Mrs. Packard's voice fell, and I cast her a humorous look.
"Were there ghosts in those days?" I lightly asked.
Her answer was calm enough. "Not yet, but the place must have been desolate enough for one. I have sometimes tried to imagine the scene surrounding that broken-down old man. There was no furniture in the room, save what was indispensable to his bare comfort. Miss Thankful expressly said there was no carpet,—you will presently see why. Even the windows had no other protection than the bare shutters. But he was in his old home, and seemed content till Miss Charity fell sick, and they had to call in a nurse to assist Miss Thankful, who by this time had a dozen lodgers to look after. Then he grew very restless. Miss Thankful said he seemed to be afraid of this nurse, and always had a fever after having been left alone with her; but he gave no reason for his fears, and she herself was too straitened in means and in too much trouble otherwise to be affected by such mere whims, and went on doing her best, sitting with him whenever the opportunity offered, and making every effort to conceal the anxiety she felt for her poor nephew from her equally poor brother. The disease under which the brother labored was a fatal one, and he had not many days to live. She was startled when one day her brother greeted her appearance, with an earnest entreaty for the nurse to be sent out for a little while, as this was his last day, and he had something of great importance to communicate to her before he died.
"She had not dreamed of his being so low as this, but when she came to look at him, she saw, that he had not misstated his case, and that he was really very near death. She was in a flurry and wanted to call in the neighbors and rout her sister up from her own sick bed to care for him. But he wanted nothing and nobody, only to be left alone with her.
"So she sent the nurse out and sat down on the side of the bed to hear what he had to say to her, for he looked very eager and was smiling in a way to make her heart ache.
"You must remember," continued Mrs. Packard, "that at the time Miss Thankful was telling this story we were in the very room where it had all happened. As she reached this part of her narration, she pointed to the wall partitioning off the corridor, and explained that this was where the bed stood,—an old wooden one brought down from her own attic.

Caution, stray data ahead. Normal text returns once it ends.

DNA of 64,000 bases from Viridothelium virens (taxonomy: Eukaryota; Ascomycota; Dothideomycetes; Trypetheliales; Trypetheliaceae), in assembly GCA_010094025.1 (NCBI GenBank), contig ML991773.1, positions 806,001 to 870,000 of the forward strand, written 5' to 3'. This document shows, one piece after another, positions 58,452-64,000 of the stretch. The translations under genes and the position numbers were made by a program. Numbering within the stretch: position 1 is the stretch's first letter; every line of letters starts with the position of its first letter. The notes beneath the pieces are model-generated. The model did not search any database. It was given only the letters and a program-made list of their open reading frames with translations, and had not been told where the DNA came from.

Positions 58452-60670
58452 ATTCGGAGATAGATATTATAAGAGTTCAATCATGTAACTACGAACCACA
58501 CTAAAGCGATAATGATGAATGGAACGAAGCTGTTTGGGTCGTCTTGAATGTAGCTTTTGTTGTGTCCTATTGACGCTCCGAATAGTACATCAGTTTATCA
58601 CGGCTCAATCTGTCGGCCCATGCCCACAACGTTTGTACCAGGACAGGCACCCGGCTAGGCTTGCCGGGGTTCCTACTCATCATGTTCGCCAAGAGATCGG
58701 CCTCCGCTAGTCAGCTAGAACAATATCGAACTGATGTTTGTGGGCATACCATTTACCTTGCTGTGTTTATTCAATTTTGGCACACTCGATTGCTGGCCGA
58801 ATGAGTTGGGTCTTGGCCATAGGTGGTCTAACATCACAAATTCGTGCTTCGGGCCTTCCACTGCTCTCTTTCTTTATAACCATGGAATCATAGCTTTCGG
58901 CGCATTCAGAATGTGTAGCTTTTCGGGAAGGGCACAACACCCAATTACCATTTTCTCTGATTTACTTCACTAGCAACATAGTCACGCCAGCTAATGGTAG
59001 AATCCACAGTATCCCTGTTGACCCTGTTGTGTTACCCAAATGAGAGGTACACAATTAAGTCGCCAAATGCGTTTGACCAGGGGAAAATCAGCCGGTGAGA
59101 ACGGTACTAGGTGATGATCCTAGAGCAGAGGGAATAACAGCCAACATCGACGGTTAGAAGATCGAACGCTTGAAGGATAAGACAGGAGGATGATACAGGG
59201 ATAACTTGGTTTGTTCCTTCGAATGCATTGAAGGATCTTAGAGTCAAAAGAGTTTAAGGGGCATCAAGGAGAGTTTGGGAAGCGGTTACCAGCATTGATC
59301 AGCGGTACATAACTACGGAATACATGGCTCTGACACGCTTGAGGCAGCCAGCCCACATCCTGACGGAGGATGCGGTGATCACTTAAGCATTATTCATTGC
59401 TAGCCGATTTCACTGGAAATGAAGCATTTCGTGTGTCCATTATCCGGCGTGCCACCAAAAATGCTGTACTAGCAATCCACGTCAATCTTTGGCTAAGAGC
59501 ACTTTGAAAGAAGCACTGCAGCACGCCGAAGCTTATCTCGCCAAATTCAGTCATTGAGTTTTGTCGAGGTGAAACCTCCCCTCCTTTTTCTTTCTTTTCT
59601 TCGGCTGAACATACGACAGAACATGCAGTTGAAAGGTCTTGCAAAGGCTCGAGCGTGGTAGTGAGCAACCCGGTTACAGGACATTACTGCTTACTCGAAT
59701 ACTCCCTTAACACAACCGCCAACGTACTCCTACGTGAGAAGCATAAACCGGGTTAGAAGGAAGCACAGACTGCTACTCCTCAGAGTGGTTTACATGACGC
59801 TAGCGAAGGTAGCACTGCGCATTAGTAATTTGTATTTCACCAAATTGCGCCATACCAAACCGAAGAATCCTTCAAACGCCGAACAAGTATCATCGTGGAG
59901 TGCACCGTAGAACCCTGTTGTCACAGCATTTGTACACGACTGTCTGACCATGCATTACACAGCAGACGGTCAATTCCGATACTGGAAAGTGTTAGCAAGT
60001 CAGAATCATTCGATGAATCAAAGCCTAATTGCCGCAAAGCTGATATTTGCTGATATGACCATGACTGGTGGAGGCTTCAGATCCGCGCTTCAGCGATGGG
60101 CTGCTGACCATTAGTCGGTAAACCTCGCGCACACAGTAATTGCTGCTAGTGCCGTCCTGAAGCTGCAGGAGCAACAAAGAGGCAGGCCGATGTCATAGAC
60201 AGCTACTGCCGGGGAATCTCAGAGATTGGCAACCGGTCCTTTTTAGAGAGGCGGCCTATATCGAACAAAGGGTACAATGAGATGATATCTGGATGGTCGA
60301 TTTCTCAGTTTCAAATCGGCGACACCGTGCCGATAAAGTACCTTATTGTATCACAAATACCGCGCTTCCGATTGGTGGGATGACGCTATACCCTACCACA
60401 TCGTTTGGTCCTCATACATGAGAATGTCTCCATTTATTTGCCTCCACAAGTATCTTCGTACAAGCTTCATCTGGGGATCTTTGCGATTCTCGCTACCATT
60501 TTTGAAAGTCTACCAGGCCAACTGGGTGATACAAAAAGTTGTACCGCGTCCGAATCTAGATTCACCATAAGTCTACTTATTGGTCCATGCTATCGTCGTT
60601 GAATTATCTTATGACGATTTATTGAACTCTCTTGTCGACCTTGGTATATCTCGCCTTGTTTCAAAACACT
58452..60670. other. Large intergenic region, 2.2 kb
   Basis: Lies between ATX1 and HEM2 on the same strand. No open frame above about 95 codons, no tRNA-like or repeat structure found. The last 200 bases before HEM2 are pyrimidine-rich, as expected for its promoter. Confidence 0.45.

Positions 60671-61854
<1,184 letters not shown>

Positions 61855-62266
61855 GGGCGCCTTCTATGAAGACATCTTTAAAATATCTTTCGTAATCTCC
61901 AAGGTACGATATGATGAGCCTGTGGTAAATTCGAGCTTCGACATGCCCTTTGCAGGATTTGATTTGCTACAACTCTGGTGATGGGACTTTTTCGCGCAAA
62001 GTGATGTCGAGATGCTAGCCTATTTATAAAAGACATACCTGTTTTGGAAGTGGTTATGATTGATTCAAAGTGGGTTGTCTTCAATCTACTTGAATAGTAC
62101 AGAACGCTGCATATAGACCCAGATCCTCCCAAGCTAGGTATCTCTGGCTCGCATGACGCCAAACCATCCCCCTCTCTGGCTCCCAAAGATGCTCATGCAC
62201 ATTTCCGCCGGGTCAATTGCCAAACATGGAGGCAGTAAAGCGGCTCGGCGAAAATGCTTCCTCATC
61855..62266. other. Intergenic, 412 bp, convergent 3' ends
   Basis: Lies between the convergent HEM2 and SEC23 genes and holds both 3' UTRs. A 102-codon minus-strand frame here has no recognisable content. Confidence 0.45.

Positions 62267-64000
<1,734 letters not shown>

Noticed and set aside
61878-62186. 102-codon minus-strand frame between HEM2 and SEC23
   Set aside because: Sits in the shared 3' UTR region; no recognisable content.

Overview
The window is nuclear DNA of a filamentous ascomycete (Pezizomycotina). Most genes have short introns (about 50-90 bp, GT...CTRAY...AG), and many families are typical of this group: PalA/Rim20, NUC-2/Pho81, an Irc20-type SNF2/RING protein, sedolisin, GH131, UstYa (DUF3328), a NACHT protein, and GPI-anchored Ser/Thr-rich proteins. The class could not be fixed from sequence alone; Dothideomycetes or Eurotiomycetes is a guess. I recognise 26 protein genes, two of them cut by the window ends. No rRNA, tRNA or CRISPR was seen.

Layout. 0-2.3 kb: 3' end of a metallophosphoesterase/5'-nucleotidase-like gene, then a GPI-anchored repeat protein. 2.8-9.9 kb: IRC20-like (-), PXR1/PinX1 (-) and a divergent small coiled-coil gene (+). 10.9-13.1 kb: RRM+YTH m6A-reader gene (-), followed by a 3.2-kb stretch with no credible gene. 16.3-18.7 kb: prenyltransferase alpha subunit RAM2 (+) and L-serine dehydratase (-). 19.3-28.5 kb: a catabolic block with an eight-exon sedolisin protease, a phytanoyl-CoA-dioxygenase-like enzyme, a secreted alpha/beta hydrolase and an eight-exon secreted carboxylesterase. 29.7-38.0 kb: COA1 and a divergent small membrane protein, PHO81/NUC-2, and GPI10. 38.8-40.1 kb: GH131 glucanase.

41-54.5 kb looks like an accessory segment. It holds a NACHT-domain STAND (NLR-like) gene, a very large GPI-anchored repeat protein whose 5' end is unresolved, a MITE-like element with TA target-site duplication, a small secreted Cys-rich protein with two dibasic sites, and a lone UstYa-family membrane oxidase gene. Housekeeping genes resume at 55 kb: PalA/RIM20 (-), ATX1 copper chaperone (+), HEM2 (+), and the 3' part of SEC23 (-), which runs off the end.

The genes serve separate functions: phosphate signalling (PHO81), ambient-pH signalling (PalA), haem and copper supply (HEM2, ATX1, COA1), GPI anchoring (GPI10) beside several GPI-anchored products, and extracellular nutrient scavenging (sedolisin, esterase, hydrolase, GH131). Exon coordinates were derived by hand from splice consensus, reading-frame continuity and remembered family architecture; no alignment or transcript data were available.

"'It creaked when I sat down on it,' said she, 'and I remember that I felt ashamed of its shabby mattress and the poor sheets. But we had no better,' she moaned, 'and he did not seem to mind.' I tell you this that you may understand what must have taken place in her heart when, a few minutes later, he seized her hand in his and said that he had a great secret to communicate to her. Though he had seemed the indifferent brother for years, his heart had always been with his home and his people, and he was going to prove it to her now; he had made money, and this money was to be hers and Charity's. He had saved it for them, brought it to them from the far West; a pile of money all honestly earned, which he hoped would buy back their old house and make them happy again in the old way. He said nothing of his nephew. They had not mentioned him, and possibly he did not even know of his existence. All was to be for them and the old house, this old house. This was perhaps why he was content to lie in the midst of its desolation. He foresaw better days for those he loved, and warmed his heart at his precious secret.
"But his sister sat aghast. Money! and so little done for his comfort! That was her first thought. The next, oh, the wonder and the hope of it! Now the boy could be saved; now he could have his luxuries. If only it might be enough! Five thousand, ten thousand. But no, it could not be so much. Her brother was daft to think she could restore the old home on what he had been able to save. She said something to show her doubt, at which he laughed; and, peering slowly and painfully about him, drew her hands toward his left side. 'Feel,' said he, 'I have it all here. I would trust nobody. Fifty, thousand dollars.'
"Fifty thousand dollars! Miss Thankful sprang to her feet, then sat again, overcome by her delight. Placing her hand on the wallet he held tied about his body, she whispered, 'Here?'